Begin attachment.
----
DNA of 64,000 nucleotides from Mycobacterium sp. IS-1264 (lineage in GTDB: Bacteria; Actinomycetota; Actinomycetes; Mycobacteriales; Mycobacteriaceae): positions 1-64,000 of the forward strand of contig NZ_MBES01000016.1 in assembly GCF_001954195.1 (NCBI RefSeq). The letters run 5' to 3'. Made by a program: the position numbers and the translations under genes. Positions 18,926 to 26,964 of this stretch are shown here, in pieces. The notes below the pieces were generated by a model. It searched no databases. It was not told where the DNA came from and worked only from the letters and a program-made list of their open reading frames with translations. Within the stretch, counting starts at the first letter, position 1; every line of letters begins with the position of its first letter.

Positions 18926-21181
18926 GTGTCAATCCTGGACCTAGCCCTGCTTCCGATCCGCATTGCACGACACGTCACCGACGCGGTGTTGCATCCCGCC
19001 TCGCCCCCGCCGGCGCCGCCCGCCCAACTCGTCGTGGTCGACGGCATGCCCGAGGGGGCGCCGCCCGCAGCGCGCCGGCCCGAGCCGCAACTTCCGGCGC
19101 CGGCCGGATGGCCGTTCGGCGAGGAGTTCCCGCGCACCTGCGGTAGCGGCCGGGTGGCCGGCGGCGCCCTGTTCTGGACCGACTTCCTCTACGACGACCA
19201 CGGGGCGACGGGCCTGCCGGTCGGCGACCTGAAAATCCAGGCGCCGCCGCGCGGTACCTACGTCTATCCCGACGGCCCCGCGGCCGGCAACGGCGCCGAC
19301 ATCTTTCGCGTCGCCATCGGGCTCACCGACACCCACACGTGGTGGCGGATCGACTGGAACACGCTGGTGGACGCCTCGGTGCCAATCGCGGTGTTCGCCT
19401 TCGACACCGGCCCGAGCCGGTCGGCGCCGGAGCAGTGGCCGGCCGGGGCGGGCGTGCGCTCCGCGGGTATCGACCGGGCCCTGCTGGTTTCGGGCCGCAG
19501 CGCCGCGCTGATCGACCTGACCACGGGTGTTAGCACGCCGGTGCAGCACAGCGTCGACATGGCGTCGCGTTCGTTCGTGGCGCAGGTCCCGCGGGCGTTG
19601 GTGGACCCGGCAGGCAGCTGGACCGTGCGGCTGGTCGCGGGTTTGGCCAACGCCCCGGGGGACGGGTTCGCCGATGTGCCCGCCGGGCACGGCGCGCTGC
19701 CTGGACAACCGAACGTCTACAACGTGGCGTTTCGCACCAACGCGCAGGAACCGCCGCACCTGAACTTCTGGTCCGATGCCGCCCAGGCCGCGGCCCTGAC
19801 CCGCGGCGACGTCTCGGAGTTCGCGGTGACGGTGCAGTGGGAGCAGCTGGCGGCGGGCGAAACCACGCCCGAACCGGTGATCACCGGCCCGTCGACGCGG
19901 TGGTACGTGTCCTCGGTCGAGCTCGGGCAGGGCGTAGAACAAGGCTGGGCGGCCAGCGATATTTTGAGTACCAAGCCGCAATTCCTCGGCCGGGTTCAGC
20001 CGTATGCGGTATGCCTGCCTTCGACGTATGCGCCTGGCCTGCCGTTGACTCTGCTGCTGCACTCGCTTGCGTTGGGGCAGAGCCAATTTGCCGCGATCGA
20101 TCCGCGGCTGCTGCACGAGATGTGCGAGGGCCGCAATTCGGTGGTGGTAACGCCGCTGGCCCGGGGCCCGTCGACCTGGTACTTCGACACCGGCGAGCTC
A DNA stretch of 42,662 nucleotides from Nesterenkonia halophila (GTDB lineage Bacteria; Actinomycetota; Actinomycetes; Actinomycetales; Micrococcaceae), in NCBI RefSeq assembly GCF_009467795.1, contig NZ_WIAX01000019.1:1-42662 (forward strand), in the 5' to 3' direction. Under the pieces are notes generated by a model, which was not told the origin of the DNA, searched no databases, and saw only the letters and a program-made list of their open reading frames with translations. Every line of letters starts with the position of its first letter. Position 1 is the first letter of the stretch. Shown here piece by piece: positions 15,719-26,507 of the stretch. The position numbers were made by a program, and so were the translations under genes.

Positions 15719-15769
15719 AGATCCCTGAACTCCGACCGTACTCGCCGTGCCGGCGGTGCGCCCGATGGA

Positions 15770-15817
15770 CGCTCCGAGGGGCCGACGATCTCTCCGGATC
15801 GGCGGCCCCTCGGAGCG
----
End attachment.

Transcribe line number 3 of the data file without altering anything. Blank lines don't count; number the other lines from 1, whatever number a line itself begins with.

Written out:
18926 GTGTCAATCCTGGACCTAGCCCTGCTTCCGATCCGCATTGCACGACACGTCACCGACGCGGTGTTGCATCCCGCC